The steering committee of the UK Recovery clinical trial, which is testing approved drugs in patients hospitalised with COVID-19 infections, has concluded that there is no beneficial effect of the HIV antiviral drug combination lopinavir-ritonavir. A total of 1,596 patients were randomised to lopinavir-ritonavir and compared with 3,376 patients randomised to usual care alone. There was no significant difference in the primary endpoint of 28-day mortality and the results were consistent in different subgroups of patients. There was also no evidence of beneficial effects on the risk of progression to mechanical ventilation or length of hospital stay. These data convincingly rule out any meaningful mortality benefit of lopinavir-ritonavir in the hospitalised COVID-19 patients studied, the researchers say. This is the third set of results from the Recovery trial, which has shown two drugs used to treat hospitalised COVID-19 patients throughout the world, hydroxychloroquine and lopinavir-ritonavir, do not improve survival, and one drug that was not recommended, dexamethasone, saves lives. The trial has recruited 11,885 patients to date.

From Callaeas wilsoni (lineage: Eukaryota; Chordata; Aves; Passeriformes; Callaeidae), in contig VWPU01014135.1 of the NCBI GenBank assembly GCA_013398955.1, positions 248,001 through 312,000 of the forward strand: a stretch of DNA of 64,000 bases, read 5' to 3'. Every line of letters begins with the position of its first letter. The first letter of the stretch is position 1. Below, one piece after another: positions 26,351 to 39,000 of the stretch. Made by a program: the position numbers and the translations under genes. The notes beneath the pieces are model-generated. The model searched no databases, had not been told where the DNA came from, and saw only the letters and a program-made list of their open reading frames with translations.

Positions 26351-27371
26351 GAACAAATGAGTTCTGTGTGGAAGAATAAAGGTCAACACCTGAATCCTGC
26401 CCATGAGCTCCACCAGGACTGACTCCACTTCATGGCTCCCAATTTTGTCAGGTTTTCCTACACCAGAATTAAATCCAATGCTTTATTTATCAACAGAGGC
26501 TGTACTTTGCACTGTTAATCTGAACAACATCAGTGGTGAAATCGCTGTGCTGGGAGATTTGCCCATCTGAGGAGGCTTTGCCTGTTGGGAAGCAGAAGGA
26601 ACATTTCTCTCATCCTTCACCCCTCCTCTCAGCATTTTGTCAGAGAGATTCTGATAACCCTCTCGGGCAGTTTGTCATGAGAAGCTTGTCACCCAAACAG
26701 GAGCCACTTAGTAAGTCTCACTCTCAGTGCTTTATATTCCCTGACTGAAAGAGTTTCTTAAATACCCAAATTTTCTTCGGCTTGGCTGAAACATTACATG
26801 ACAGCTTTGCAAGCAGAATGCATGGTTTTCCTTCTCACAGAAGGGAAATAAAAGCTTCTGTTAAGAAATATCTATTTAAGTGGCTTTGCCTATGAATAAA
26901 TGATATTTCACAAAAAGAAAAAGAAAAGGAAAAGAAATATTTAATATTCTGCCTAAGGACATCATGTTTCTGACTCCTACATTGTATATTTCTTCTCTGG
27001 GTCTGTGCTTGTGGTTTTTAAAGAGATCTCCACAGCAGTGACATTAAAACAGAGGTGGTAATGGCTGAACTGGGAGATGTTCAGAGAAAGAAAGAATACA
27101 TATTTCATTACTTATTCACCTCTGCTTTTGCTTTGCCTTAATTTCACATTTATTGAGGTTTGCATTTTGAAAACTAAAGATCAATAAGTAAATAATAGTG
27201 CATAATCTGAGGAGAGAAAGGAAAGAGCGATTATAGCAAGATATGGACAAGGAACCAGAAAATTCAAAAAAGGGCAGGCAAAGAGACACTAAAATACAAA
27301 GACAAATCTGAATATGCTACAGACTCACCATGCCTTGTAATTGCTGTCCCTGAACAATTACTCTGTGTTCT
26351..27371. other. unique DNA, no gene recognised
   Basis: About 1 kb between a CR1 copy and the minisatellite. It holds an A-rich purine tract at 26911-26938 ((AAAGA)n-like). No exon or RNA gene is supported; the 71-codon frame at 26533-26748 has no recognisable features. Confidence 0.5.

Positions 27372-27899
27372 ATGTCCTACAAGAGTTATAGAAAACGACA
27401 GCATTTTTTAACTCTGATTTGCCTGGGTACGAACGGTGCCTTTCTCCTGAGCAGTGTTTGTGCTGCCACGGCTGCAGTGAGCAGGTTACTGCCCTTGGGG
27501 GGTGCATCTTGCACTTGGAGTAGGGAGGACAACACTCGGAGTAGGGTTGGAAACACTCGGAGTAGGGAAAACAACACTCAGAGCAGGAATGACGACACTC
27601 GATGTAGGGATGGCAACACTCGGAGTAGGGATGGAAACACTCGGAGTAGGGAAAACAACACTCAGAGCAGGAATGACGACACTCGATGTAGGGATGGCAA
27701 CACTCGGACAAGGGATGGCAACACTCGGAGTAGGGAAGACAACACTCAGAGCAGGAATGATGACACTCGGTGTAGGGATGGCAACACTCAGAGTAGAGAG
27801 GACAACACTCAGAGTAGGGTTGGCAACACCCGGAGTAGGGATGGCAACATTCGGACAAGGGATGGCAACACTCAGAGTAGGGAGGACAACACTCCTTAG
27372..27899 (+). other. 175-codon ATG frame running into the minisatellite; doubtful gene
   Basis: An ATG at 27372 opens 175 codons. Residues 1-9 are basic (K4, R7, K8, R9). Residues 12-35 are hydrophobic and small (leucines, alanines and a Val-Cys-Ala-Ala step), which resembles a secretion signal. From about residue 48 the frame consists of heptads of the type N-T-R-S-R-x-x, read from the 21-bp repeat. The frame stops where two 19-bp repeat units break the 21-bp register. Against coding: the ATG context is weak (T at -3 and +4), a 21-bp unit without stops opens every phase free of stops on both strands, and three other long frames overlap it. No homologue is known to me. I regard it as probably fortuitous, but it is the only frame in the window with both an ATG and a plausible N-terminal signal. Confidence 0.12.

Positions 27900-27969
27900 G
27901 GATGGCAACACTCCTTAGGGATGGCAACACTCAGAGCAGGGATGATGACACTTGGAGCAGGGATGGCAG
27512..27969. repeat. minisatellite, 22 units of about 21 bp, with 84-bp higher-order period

The European Commission announced the pledging summit it organised on 27 June has mobilised €6.15 billion in additional funding to help develop and ensure equitable access to COVID-19 vaccines, tests and treatments, and support economic recovery from the pandemic in the world’s most fragile regions. The total includes a €4.9 billion pledge by the European Investment Bank and €485 million committed by EU member states. This brings total commitments under the coronavirus pledging marathon, launched by commission president Ursula von der Leyen on 4 May, to €15.9 billion.